Accrual Accounting & Prepayments

Accruals and prepayments are adjustments that we make to ensure that expenses and income are recognised in the correct accounting period. According to the accruals concept, expenses should be recognised in the period they are incurred rather than the period when they are recorded/paid and income should be recognised in the period it is earned, not the period it is recorded/received.

Expenses

Accrued Expenses – these arise when an expense is incurred but is not yet recorded.

An example of this would be a quarterly invoice for electricity received in January 2016 but relating to charges for the period October 2015 to December 2015 meaning you record the expense after you have received the benefit.

When you have an accrued expense you need to increase the expense in the P&L to show the cost incurred and recognise the fact that it is not recorded as a liability (accrual) in the BS. You would then release the accrual against the actual invoice you record. In an ideal world all expenses would be known however it may be necessary to accrue an estimate based on what you do know as the actual expense has not been received.

Initial Posting

Dr Expense (P&L)
Cr Accrual (BS)

Prepaid Expenses – these arise when expenses are recorded in advance.

An example of this would be an invoice for annual insurance which arrives and is recorded in January 2016 but the charges are for the period from January 2016 to December 2016 meaning you record the expense before you have received all of the benefit.

When an expense is prepaid you need to reduce the amount recorded to what has been incurred. You do this by reducing the expense in the P&L and recognising the expense recorded in advance as an asset (prepayment) in the BS. You would then release an amount each month the expense relates to until the full cost has been released into the P&L.

Initial Posting

Dr Prepayment (BS)
Cr Expense (P&L)

Income

Accrued Income – this arises when income is earned but is not yet recorded.

An example of this would be if you are due to receive interest on an amount of cash held in a savings account. If the interest is paid annually you may accrue the income earned each month based on the bank interest rate to ensure you record the income in the period it is earned. You would then release the accrued income against the actual income earned when it is recorded.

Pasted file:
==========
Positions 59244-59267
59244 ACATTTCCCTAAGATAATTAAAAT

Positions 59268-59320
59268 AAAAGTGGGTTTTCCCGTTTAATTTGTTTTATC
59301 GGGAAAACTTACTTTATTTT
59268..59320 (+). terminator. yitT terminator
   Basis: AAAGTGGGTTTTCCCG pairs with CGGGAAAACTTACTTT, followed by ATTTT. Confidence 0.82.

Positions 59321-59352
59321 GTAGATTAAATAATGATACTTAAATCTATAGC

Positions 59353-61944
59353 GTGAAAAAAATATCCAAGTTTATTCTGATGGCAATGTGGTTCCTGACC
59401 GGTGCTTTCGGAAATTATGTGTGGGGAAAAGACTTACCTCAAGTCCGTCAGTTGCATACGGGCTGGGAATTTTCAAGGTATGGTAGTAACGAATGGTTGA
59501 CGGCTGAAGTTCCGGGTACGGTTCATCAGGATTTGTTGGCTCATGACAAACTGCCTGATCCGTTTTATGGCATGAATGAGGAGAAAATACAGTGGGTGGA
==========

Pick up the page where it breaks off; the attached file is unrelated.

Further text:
In this instance you need to increase income in the P&L and recognise the fact that it is not yet recorded as an asset (accrued income) in the BS.
Initial Posting

Dr Accrued Income (BS)
Cr Income (P&L)

Prepaid Income – this arises when income is not earned but is recorded in advance.

An example of this would be rental income charged quarterly in advance. If you raise an invoice dated December 2015 covering rent charges for the period January 2016 to March 2016 you are recording the income before it has been earned.

In this instance you need to reduce the income in the P&L and recognise the fact that it is not yet earned as a liability (prepaid income) in the BS. You would then release the prepaid income into the P&L in the month it is earned.

Initial Posting

Dr Income (P&L)
Cr Prepaid Income (BS)

For more help and advice on accrual accounting and prepayments please Contact us or to read a testimonial click here

MI Accountancy Solutions are Accountants in Stoke on Trent, Staffordshire

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